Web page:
Keywords: COVID-19; human resource management; organizations; challenges; changes; preparation; adaptation; teleworking; layoff COVID-19; human resource management; organizations; challenges; changes; preparation; adaptation; teleworking; layoff

1. Introduction

The first report on the new coronavirus (SARS-CoV-2) by the World Health Organization (WHO) dates from 21 January 2020 and refers to information which came from the WHO office in China regarding cases of atypical pneumonia of unknown cause, detected in the city of Wuhan. In Portugal, the first cases of SARS-CoV-2 were officially declared by the Directorate-General of Health (Direção-Geral de Saúde—DGS) on 2 March 2020.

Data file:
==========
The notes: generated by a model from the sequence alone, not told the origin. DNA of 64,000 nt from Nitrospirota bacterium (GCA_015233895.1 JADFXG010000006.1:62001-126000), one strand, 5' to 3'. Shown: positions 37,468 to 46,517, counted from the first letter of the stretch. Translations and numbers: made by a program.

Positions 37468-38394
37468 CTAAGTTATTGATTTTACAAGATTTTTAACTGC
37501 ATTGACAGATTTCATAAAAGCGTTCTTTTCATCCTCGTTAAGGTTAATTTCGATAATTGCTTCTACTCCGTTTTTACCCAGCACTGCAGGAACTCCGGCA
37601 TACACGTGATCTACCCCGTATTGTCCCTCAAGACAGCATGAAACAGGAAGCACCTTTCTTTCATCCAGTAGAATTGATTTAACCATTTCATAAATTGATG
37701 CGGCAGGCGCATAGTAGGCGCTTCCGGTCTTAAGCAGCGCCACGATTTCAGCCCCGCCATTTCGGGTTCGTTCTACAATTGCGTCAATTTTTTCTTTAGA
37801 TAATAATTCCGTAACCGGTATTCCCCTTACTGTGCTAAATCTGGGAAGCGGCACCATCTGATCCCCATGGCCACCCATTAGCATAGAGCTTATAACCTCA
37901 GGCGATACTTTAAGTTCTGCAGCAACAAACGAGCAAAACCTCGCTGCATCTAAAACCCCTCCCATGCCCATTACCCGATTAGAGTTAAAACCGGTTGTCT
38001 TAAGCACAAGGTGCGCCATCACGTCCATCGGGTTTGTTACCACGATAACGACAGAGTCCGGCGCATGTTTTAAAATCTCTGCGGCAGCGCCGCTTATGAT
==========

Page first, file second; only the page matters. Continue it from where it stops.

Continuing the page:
At the time, the deep lack of knowledge about this virus, combined with the lack of a vaccine or a cure for COVID-19 according to official information presented by the DGS, made strict containment measures necessary, these varying from country to country. In Portugal, this implied people quarantining themselves from others, applying measures of social distancing, hygiene, and respiratory etiquette, and adopting extreme political measures, such as the state of emergency decreed between 18 March and 2 May 2020. This forced schools, commerce, and non-essential businesses in public and private sectors to close. As this was, and to some extent still is, a new disease, albeit linked to existing viruses in circulation in the human environment, the virus’s reach and rapid spread have made it an atypical phenomenon, shrouded in uncertainty, and social groups have had to find global means of coping. The economic, social, and family situation of the Portuguese population has since undergone extensive changes, from limiting social interaction with other individuals to finding new forms of work (e.g., fortnightly regimes; teleworking, layoff, etc.).